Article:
Coronavirus, Sports

Safety is top priority as fans fill up stands

With the largest crowd capacities allowed at the Walter Pyramid since the beginning of the COVID-19 pandemic, Long Beach State’s athletic department has been working on ways to ensure a safe environment for fans, players, and coaching staff.

As of right now, fans are only required to wear their masks indoors, but are being encouraged to wear their masks at all time while attending games at CSULB, Executive Director of Athletics Andy Fee said.

However, starting Monday, Sept. 20, fans will need to provide proof of vaccination if they would like to attend a game, however, more information will be sent out regarding the process at a later date, Fee said.

“With a testing and vaccination policy that focuses on keeping everyone as safe as possible, we believe we are prepared as best we can for the year ahead knowing that things may change depending on the virus,” Fee said.

In addition to fans providing proof of vaccination, all players and coaches must be fully vaccinated unless they are exempted for religious or medical reasons by the university.

Currently, 93% of CSULB’s student-athletes are vaccinated and that number is expected to increase over the next two weeks, Fee said.

Furthermore, all athletes must take a weekly PCR test and up to 2 to 3 more rapid antigen tests, depending on the team’s game schedule, an effort taken “to keep COVID-19 cases to a minimum while competing for championships in the classroom and on the field of competition,” Fee said.

“Our mission is to enrich the lives of our student-athletes through academic and athletic success while embracing an inclusive and diverse environment for our Beach family,” Fee added.

Masking and social distancing will also be enforced as much as possible for players during practices and games.

While there are no directives on required social distancing at the moment, venue staff members will be at games to remind fans about wearing their masks properly and enforce campus policy.

Fans have already filled the Walter Pyramid this month as the women’s volleyball team returned to action for the first time in nearly two years on Saturday, Aug. 21, splitting a four-set exhibition match against Pepperdine University.

“We are really grateful that we are back in action,” head coach, Joy McKienzie-Fuerbringer, said. “I want to thank our admin and everyone that has brought us back safely. It was great to see the girls out there, having a good time and compete.”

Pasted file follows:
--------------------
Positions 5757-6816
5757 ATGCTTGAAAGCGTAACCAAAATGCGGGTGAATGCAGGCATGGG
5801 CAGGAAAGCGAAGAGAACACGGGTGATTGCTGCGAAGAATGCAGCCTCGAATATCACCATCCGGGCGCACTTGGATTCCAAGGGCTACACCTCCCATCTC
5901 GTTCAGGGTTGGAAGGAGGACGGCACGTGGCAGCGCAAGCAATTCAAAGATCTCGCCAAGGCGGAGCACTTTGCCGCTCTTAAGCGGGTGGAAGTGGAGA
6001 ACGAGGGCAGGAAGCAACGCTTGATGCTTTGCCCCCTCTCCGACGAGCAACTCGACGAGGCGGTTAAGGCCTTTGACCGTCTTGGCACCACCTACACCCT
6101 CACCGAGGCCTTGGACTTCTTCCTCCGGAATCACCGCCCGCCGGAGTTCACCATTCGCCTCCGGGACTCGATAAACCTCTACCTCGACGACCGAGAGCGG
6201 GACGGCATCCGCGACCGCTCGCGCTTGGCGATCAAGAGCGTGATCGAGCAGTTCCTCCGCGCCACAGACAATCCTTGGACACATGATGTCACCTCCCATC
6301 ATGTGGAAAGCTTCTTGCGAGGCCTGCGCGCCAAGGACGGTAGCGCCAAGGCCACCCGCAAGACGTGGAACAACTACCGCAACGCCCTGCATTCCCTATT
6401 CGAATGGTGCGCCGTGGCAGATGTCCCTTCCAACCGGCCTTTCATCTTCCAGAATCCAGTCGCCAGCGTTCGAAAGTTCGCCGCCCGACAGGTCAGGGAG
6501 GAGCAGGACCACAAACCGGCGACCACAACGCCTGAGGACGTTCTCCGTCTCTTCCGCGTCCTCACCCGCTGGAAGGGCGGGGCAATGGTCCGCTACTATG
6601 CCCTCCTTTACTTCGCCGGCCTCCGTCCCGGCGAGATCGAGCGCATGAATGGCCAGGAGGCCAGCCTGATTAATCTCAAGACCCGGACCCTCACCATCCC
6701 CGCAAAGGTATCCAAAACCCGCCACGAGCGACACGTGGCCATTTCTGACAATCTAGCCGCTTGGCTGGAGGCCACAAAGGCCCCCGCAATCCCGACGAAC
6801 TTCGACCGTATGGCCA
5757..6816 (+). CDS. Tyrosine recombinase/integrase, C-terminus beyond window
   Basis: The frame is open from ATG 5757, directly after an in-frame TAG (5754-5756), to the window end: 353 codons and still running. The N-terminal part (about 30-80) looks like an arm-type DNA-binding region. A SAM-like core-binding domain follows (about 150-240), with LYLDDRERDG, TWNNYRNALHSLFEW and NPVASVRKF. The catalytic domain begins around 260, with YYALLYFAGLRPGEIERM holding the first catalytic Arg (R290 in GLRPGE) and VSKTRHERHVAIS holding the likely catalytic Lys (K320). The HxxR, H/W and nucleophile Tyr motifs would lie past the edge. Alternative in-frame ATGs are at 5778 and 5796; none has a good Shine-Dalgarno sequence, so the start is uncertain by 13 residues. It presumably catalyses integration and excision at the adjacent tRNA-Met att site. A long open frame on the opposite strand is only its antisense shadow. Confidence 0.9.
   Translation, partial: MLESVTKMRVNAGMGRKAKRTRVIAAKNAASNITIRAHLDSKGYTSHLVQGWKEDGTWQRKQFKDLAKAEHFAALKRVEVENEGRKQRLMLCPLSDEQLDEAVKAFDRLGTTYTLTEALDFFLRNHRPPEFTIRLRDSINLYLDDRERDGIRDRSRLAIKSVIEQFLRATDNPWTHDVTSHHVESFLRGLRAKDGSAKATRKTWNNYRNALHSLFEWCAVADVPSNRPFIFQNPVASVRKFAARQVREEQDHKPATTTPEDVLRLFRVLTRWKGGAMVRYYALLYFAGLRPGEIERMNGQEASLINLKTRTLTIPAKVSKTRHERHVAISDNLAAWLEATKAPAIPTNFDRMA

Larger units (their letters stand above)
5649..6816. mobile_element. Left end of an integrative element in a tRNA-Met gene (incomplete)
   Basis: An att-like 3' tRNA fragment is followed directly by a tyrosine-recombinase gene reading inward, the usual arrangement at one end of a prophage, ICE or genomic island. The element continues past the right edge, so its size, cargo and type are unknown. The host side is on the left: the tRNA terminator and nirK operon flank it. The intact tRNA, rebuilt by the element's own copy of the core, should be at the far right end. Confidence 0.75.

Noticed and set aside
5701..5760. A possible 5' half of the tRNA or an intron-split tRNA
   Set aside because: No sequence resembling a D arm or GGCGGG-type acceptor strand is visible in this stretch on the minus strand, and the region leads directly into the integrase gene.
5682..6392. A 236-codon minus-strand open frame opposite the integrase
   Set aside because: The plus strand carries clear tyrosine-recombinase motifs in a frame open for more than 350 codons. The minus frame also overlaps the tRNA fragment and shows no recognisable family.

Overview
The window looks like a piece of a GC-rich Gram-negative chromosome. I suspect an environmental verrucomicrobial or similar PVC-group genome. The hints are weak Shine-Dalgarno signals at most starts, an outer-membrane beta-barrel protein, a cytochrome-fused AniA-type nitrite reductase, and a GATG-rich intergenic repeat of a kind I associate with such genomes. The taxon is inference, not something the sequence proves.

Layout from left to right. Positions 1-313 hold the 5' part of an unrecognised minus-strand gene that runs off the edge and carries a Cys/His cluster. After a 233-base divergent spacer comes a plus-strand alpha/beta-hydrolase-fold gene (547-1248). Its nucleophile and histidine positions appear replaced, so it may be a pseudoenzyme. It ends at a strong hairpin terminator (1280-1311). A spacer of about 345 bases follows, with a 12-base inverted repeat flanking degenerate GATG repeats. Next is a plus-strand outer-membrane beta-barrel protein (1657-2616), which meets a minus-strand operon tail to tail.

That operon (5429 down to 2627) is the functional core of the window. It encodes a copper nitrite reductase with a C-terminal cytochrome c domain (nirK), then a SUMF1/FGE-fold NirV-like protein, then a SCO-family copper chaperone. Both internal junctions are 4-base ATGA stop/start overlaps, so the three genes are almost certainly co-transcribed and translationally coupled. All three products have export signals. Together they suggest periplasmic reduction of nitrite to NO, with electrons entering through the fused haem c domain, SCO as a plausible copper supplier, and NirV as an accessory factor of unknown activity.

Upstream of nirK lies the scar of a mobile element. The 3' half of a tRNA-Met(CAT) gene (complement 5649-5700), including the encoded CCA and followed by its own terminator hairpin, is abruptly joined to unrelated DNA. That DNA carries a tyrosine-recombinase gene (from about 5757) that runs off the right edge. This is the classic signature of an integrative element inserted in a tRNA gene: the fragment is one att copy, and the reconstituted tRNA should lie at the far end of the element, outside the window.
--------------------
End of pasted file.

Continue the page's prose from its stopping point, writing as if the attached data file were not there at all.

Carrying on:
Following echoing practices with empty stands, the volleyball players once again remembered what it was like to feel the electrifying sounds of fans cheering them on as they went on to tie the match after being down two sets.

“I was so happy to see people I know in the stands, and people I didn’t know cheering us on,” said outside hitter, Kashauna Williams. “They came out here after 600-something days to support us. That made me feel really good.”

Although sports are making their return to campus, CSULB’s athletic department is still following public health and campus health officials directives, meaning the protocols set in place are subject to change at any time.

“It has been quite a challenge the past 18 months to be certain,” Fee said. “In the end, our student-athletes, coaches, and staff have shown resilience and determination working to train and compete, while fulfilling academic goals.”

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What to know about COVID-19

Common symptoms:

● Cough                   ● Fever

● Tiredness            ● Shortness of breath

● Chills                      ● Shaking

● Loss of taste      ● Loss of smell

● Muscle pain        ● Headache

● Sore throat

Symptoms can begin to present one to 14 days after initial exposure, according to the Centers for Disease Control.

How is it transmitted?

● Close contact with someone, such as shaking hands or hugging.

● Contact with droplets from a sneeze or cough.

● Touching of eyes, mouth or nose with dirty hands.

Are you at risk?

● Have you traveled to an affected area within the past two weeks?

● Have you had close contact with someone who is infected?

If yes to either, and you begin to present symptoms, call your doctor and ask to be tested. 

Prevention:

There is currently no treatment for COVID-19, but the CDC recommends measures to contain the spread of the virus.

● Self-isolate; avoid contact with others including pets; only leave your house for food or medical attention.

● Wear a face mask.

● Wash your hands often and for at least 20 seconds; sanitizer must contain over 60% alcohol to be effective.

● Clean “high-touch” areas every day.  

● Maintain a six-foot distance from other individuals; abide by “social distancing” recommendations. 

● Avoid gatherings with more than nine people. 

 Alert health officials if you think you have COVID-19; monitor your symptoms.


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